Mt. McLoughlin P2K WSC

Thu, Jul 26, 2007

With: Ryan Burd

Story Photos / Slideshow Map Profile


In the list of Oregon volcanoes, Mt. McLoughlin comes in around number 10 at 9,500ft or thereabouts. I had hoped to climb it during the Oregon trip I had done with Matthew and Rick the previous year, but we'd run out of time and extra days. The mountain is also the county highpoint of Jackson County which made it of interest to my son Ryan as well. So we planned to save this for the last of our three days of COHPing in Oregon. At 11mi roundtrip and 4,000ft of gain, it would by far be the hardest hike 10yr-old Ryan had ever done. Mercifully the driving was on fairly straight roads unlike the previous day, and we managed to arrive at the trailhead by 8:30a without getting carsick.

A note about the drive: It's straightforward from Medford on SR140 heading east towards Lake of the Woods. One set of directions said to look for a visitor center before turning left. We found no visitor center and no sign indicating Mt. McLoughlin in the vicinity of Lake of the Woods. The correct road is signed Fourmile Lake which is six miles left off SR140. The McLoughlin TH is halfway along this road and nicely signed. A short left at the three mile mark brings you to the trailhead. The road off SR140 is dusty gravel, suitable for all vehicles.

Just past the start we crossed a bridge and came to a hiker sign-in board. Ryan was impressed by this. "I thought registers were always at the summit?" he said, bewildered. I explained the purpose of helping to check for missing hikers which impressed him further. This was already looking like a serious hike. There were three other parties that had signed in before us, giving us something to look out for on the long trail ahead.

We started off with Ryan in front, Dad following, but when Ryan turned to kicking rocks (and kicking up dust for Dad to choke on), I moved him behind me. We'd been going about an hour now and Ryan was starting to slow down when left to his own pace. So having me in front was better for keeping a steady (but not difficult) pace. The first 2/3 of the hike travel under cover of forest and there are no views at all of the summit we were trying to reach. Finally getting a view of the summit, though still far ahead, gave Ryan a bit of a lift.

Just below treeline we came across a woman with two girls, about 10 and 7 years of age. They were in the process of giving up, ready to turn back. This inspired Ryan to persevere, knowing he had done better than at least three others. In turn we must have been somewhat of an inspiration as well, because Mom was suddenly able to get the girls to hike on a bit further as we passed them. We never did see them the rest of the day, so they must have eventually turned back well short of the top. Once above the trees we followed the sandy trail as it rose up the SE Ridge of McLoughlin. On the east side we could see protected patches of snow far below us, and further below and well to the east could be seen Fourmile Lake - it certainly was beginning to feel like we were getting high.

The trail above treeline travels through piles of volcanic rock that line the hillsides. Someone, or some persons in the past deemed it fitting to mark much of the route with dots and arrows spraypainted on the rocks. It was really a shame to see the trail degraded so. Some of the paint marks were done over older ones of different colors - white, red, green, and blue. It seemed this marking with paint was something of a tradition here. Hopefully one that will die eventually. Despite the numerous markings (some only 10ft apart), the trail breaks up into many threads as it makes its way up the steep ridgeline through the boulders. We saw a large group of eleven descending from the summit as we were still about half an hour away. The party included a dog and a young girl about Ryan's age - further incentive for Ryan that he ought to be able to make it to the top.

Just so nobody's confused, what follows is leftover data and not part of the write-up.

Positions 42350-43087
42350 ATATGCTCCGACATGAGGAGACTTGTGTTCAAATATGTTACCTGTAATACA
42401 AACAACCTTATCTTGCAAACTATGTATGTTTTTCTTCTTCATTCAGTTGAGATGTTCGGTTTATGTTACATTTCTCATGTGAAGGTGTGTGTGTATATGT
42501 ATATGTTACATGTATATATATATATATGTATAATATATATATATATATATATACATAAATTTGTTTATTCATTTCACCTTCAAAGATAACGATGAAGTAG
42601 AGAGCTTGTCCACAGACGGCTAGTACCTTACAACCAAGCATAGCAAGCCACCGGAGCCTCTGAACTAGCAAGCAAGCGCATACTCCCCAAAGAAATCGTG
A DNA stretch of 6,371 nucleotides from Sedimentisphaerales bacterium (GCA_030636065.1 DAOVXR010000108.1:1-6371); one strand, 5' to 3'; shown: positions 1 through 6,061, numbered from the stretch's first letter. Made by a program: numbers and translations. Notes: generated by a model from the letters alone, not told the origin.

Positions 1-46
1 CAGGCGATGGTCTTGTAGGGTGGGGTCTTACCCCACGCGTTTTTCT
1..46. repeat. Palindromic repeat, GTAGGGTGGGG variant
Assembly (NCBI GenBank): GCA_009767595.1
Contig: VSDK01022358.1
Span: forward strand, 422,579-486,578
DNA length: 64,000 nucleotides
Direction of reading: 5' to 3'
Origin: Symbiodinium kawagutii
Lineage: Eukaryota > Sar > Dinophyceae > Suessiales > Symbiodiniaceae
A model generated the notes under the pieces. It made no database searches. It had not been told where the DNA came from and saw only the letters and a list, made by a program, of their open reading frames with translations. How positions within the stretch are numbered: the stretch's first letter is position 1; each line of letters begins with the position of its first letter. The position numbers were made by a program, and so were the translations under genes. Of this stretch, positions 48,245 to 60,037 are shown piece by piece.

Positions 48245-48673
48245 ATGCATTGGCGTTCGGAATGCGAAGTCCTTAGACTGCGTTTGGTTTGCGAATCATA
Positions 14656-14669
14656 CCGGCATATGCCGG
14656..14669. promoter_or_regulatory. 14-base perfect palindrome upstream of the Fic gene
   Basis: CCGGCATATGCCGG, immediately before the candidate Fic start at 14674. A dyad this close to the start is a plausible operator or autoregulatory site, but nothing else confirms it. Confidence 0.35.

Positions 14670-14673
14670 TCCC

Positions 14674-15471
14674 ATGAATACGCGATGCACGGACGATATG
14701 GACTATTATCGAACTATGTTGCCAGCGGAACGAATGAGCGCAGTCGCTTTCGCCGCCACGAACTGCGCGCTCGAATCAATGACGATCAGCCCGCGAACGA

And while he did frequently ask for estimates on how high we were and how far we had to go and how long it would take, Ryan did his best to not complain. We took only short breaks of about a minute, perhaps every 15 minutes or so, drinking water and Gatorade to keep hydrated. M&Ms and beef jerky provided additional fuel. After passing the descending party, we spotted a couple about ten minutes ahead of us heading for the summit. We tried to catch up to them (further motivation), but they managed to get up about a minute before Ryan and myself. We felt pretty good when we found they had started more than an hour before us. It had taken us three and half hours to reach the summit, and we felt pretty good. Even better, Ryan didn't seem as worn as I'd expected, and thoroughly enjoyed our half hour stay up there. He signed us into the register, we had some more snacks, we looked around at all the terrain that fell down below us in all directions. The only thing higher that we could see was Mt. Shasta about 100 miles to the south. The views were muted some by haze, but still impressive.

Our return was mostly uneventful, taking a bit under three hours. Ryan was surprised to find the downhill was not as easy as he'd expected based on previous trips. I explained that he was a good deal more tired than he'd been used to, and assured him that the return was indeed easier than going up. He must have been doing pretty good, because a short distance before the end he still had the energy and inquisitiveness to climb up the trunk of a fallen tree that had wedged between some other trees before hitting the ground. Some fifteen feet off the ground standing on a tree was one of his highlights for the day.

Once back at the TH, we drove back to Medford, and then the very long drive south to San Jose and home. Needless to say, Ryan slept quite well during the drive.

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